A jump in Netflix‘s subscriber growth and a wave of layoffs by large tech companies set the stage for a tech rally as the fourth-quarter reporting season unfolds in the next couple of weeks.
Last Thursday, Netflix surprised Wall Street with a bounce back of its subscription numbers from the 200,000 loss early in 2022 to 7.6 million addition in the fourth quarter, though it missed earnings expectations.
“Content is key in the current streaming showdown, and Netflix delivered a strong quarter of movies and shows that retained customers and attracted new ones,” Josh Gilbert, market analyst at eToro told International Business Times. “Investors will hope the streaming giant can continue delivering a steady stream of new releases throughout 2023 instead of one-hit wonders now and then.”
That’s why they ignored the earnings miss and rushed to buy Netflix’s shares, which rallied in Friday’s trading session.
Meanwhile, news that Alphabet is planning to cut 12,000 jobs also helped the shares of the search engine giant rally on Friday.
The positive sentiment from Netflix’s return to growth and Alphabet’s job cuts spread to other large tech caps helping the tech-heavy Nasdaq end Friday’s session with a 2.66% gain for the day and 0.50% for the week.
The rally could continue next week for a couple of reasons. First, the bounce back in Netflix’s subscription numbers confirms that tech giants still have room to grow.
Second, Google‘s job cuts, which follow similar moves by Microsoft and Meta, confirm that the tech giants are serious about maintaining profit margins.
Thus, traders and investors are prepared to forgive these companies for an earnings slow-down due to the challenging macroeconomic environment.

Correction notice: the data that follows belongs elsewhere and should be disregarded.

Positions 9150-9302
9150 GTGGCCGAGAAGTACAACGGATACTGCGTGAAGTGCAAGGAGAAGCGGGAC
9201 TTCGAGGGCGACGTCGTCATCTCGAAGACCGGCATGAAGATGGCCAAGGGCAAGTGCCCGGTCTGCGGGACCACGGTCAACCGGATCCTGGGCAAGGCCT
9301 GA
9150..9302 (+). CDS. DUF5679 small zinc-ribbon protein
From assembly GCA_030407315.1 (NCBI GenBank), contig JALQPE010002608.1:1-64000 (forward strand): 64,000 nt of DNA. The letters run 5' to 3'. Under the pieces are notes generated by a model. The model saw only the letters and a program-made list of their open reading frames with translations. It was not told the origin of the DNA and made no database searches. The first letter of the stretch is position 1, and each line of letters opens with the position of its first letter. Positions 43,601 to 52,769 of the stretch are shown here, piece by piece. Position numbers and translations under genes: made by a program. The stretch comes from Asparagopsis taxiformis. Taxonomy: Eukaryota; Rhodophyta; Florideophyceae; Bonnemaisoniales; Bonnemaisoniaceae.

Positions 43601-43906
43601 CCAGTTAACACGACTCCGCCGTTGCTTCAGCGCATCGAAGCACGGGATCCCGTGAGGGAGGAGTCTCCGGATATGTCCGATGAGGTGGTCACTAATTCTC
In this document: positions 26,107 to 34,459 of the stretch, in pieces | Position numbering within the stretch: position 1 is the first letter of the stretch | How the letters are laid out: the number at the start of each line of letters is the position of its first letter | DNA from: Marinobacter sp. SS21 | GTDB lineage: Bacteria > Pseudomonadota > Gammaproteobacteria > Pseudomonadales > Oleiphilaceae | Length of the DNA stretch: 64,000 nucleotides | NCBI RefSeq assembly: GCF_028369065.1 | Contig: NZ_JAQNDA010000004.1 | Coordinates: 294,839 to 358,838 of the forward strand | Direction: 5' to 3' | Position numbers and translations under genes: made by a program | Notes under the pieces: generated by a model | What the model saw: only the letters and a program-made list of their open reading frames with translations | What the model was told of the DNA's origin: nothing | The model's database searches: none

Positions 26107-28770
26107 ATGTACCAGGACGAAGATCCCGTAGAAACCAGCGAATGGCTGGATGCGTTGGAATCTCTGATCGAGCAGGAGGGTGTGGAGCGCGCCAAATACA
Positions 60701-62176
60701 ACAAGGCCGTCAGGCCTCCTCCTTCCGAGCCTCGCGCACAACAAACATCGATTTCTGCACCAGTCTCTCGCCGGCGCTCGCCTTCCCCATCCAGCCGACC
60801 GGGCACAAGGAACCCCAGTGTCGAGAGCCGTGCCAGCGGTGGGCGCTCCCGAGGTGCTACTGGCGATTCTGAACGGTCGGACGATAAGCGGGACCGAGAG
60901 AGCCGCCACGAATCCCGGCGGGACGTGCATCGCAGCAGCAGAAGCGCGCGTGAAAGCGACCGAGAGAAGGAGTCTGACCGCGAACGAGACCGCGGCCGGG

Still, Gilbert is skeptical about investors’ excitement for Netflix subscription growth, as the company has much work to do.
“2022 was its slowest year of subscriber growth since 2011 despite the strong end to the year. In addition, earnings and revenue both missed the street’s expectations. Revenue came in at USD$7.85 billion against expectations of USD$7.86 billion, and earnings were light at USD$0.12c vs. the USD$0.42c expected,” he said.
Meanwhile, job cuts have their limitations, too. They can help tech giants cut costs and deal with macroeconomic challenges in the short run, but they cannot protect these companies from long-term microeconomic challenges.
Matthew Tuttle, CEO and CIO of Tuttle Capital Management, is also skeptical about the recent rally on Wall Street, for different reasons.
“The market is fighting a battle between a Fed that is trying to tell people they are going to keep rates higher for longer and that inflation is a problem and traders who don’t believe them,” he told IBT. “Until the argument gets resolved, the market isn’t going to go anywhere fast.”
Moreover, he’s concerned about the market technicals.
“We are now slightly above the 200-day moving average on the S&P 500,” he explained. “Every time we get up here we end up selling off, and this time probably won’t be any different. So for now, we expect to be in a trading range between the 50-day moving average and the 200-day, with the real action being rotations back and forth between sectors.”